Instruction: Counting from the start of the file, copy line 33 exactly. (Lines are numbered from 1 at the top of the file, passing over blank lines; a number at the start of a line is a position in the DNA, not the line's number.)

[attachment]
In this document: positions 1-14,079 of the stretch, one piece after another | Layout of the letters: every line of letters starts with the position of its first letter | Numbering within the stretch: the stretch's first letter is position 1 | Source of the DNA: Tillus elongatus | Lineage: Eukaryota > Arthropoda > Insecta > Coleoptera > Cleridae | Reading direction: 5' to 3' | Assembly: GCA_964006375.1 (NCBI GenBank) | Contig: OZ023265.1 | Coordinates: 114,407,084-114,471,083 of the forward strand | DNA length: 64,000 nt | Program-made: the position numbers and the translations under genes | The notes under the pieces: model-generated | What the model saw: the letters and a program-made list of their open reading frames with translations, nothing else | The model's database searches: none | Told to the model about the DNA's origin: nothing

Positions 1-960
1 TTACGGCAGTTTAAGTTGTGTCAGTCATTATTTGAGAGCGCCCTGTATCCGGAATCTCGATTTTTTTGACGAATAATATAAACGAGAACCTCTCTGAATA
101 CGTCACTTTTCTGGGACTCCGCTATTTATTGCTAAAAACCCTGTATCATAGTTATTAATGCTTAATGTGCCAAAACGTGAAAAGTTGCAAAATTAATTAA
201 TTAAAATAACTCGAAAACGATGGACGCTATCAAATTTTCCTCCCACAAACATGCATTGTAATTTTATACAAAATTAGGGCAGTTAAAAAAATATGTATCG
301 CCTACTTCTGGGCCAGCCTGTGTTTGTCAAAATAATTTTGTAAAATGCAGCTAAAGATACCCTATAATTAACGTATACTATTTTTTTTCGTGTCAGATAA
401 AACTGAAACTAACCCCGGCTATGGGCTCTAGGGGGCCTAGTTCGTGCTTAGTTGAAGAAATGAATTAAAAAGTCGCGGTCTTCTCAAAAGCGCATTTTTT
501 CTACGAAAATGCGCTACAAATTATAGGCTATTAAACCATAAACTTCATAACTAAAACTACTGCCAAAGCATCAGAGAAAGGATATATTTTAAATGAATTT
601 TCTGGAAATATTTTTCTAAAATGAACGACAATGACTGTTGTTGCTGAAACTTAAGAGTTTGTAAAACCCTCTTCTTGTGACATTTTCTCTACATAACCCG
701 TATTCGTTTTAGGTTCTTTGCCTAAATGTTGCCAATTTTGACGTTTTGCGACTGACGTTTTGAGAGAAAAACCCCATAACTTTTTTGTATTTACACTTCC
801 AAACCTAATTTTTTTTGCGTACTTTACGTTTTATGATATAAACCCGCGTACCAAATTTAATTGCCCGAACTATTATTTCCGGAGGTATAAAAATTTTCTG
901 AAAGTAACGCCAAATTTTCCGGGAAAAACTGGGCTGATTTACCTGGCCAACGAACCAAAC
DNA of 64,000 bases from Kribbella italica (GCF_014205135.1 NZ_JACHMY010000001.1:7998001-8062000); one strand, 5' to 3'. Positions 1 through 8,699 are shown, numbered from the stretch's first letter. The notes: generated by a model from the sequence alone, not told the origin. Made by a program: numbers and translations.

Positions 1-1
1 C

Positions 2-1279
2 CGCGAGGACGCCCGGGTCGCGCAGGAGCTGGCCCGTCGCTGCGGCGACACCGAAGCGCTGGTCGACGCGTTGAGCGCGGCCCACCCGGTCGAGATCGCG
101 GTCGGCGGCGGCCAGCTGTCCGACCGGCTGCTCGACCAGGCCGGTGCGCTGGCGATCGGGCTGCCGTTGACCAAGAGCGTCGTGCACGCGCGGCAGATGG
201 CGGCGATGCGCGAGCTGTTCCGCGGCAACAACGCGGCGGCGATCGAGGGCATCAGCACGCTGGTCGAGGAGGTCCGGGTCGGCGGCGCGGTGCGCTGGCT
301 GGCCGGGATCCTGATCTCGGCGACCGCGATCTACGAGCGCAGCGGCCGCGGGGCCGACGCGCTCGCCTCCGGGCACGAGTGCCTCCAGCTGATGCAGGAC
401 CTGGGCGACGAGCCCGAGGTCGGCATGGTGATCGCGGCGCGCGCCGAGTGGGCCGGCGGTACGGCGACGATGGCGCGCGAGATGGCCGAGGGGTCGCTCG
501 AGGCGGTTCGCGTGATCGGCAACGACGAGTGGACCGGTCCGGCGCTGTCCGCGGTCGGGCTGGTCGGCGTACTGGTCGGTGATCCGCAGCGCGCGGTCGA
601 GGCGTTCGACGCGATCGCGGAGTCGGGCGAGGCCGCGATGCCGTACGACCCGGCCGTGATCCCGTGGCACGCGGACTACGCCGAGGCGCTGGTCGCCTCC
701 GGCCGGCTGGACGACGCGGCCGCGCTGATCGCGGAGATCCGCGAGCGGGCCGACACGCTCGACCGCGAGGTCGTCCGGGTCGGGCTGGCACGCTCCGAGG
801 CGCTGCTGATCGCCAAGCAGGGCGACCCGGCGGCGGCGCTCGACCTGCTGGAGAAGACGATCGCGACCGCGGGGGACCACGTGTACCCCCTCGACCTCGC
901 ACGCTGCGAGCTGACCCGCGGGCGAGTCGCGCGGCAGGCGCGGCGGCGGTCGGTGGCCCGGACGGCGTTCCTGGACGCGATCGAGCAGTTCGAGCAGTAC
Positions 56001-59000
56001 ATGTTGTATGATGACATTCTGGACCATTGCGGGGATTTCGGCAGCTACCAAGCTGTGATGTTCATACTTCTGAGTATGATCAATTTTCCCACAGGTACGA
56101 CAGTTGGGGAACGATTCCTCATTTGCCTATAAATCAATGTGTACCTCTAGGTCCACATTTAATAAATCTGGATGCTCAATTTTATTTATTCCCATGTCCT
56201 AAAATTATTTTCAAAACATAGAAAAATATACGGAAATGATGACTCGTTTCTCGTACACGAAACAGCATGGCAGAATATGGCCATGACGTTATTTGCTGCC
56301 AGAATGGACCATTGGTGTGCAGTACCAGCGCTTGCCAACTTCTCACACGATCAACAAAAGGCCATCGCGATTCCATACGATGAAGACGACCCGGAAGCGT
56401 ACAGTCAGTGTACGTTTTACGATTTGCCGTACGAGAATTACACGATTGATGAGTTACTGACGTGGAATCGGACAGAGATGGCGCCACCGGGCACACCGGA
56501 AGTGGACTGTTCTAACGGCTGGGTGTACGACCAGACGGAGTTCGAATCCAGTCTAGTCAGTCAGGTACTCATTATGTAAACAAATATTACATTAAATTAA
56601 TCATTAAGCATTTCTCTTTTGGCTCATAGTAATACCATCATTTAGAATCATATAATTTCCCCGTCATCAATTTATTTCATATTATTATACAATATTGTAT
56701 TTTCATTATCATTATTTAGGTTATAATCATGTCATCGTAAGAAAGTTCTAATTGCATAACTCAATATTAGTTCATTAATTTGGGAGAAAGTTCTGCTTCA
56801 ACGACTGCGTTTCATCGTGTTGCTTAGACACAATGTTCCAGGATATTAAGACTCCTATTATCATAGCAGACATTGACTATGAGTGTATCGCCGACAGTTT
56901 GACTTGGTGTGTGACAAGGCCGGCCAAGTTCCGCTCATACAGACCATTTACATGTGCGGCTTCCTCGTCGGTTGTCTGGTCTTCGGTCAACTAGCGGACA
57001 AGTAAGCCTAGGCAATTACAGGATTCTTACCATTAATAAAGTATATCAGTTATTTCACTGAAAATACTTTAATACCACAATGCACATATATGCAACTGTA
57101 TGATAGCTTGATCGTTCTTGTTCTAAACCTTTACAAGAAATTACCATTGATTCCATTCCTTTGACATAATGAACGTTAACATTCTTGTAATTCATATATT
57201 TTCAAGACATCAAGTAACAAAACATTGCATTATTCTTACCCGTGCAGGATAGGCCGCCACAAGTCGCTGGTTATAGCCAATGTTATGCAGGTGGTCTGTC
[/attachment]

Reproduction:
56501 AGTGGACTGTTCTAACGGCTGGGTGTACGACCAGACGGAGTTCGAATCCAGTCTAGTCAGTCAGGTACTCATTATGTAAACAAATATTACATTAAATTAA